used to be said that the Winter Solstice was so important because early
man was afraid that the sun wouldn't return. But I've always thought
they must have been certain of the patterns of the sun in order to
commit so many resources to building huge monuments marking the
Solstice. I think it was important to them because it is the darkest
time of the year, and the peak of the Holly King's powers. There are
more months of winter ahead. But, this day symbolises that from
now on the days get longer. At first it’s not even visible, but with
every passing day, the Oak King gets stronger and gradually takes over
from his brother.
Every culture or religion that has come to the
British Isles has some form of winter festival. For example, Chanukkah
was a minor Jewish festival but in the UK it has become more important.
It has many attributes of Winter Solstice – a focus on lights, feasting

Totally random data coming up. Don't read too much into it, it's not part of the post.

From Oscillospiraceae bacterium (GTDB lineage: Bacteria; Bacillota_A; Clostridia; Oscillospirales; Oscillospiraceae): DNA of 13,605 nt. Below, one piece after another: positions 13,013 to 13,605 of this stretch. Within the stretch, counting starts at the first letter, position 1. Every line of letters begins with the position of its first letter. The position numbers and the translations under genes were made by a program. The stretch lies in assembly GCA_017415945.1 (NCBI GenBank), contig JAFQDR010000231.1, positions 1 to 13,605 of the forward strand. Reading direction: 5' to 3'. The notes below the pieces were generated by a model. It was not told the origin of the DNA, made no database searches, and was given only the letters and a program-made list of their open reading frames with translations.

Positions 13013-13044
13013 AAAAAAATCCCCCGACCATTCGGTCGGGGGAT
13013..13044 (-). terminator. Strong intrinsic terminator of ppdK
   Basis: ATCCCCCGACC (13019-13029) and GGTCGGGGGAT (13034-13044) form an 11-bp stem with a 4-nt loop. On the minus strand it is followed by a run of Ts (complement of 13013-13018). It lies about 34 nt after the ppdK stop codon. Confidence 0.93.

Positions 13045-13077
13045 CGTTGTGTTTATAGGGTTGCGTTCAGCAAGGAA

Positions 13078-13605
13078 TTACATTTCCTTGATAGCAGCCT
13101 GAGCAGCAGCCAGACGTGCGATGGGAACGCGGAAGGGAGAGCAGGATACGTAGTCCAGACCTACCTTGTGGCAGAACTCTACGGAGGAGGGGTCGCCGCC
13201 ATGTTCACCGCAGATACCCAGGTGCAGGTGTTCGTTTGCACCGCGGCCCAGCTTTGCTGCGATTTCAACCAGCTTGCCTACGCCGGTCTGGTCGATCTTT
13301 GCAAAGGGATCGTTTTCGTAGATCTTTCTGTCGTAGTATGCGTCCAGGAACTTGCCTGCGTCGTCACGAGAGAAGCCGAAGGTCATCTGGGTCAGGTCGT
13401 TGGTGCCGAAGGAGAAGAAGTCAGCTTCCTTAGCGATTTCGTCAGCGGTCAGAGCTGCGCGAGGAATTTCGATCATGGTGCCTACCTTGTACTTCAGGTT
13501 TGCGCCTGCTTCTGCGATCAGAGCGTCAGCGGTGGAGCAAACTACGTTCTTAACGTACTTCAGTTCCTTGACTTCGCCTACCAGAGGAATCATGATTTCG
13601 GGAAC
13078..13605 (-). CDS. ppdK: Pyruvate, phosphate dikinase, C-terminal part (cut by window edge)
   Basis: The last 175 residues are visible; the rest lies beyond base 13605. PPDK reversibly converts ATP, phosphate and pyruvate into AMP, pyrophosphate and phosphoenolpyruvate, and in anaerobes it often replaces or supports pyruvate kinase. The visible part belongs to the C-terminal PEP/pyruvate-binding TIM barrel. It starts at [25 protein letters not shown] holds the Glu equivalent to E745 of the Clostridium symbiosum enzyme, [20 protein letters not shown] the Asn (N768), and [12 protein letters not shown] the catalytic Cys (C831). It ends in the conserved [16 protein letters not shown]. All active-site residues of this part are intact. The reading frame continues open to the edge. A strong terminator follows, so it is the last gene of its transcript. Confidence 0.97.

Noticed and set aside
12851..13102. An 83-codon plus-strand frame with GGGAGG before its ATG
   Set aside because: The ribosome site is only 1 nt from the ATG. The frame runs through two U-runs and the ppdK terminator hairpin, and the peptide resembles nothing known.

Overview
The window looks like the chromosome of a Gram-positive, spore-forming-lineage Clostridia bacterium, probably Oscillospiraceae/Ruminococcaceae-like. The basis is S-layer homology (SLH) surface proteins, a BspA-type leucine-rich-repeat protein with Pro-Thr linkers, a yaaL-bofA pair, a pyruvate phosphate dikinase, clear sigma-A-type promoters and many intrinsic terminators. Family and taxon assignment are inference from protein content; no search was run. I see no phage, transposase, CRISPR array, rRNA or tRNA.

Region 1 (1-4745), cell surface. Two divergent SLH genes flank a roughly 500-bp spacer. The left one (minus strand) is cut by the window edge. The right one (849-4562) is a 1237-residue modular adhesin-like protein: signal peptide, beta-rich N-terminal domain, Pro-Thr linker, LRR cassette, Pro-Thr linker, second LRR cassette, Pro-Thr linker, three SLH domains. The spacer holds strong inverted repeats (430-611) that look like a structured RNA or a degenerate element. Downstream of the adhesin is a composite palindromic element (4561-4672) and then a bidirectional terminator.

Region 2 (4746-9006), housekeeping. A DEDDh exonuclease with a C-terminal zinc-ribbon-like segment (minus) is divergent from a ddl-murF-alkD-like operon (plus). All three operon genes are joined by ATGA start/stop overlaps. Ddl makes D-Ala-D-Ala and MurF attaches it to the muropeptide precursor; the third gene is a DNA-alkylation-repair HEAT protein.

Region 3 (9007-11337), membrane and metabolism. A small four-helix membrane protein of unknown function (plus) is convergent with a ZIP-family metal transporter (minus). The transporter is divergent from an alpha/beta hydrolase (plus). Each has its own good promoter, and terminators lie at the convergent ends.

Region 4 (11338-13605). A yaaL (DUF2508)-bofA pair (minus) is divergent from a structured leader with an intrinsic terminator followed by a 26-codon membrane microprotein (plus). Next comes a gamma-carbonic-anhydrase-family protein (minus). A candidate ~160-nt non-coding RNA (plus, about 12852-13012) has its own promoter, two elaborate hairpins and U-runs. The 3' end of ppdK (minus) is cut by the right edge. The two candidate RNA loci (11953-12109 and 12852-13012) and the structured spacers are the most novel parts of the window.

and gift giving. I think this is because the northern latitude means
that we get short days and bad weather and we need a party to raise
spirits and help us through the darkness.
There is so much lore
around bringing greenery into the house and how to decorate and to
feast. One fact I particularly like is that when they excavated
Durrington Walls, a neolithic village near Stonehenge, they found
thousands of pig bones. From the size of the bones, all the pigs were
around 9 months old so they would have been killed towards the end of
December. So, our tradition of having a Christmas ham could well be at
least 5,000 years old.
As I've said before, this would have been
an important time for gathering the family together, exchanging news,
making sure that everyone was OK. Although they are maligned, the round
robin letters that go with the Christmas cards are just a modern
version of a very ancient idea. Likewise having a big meal where
everyone eats together, many generations overlapping, feels very
ancient to me too.
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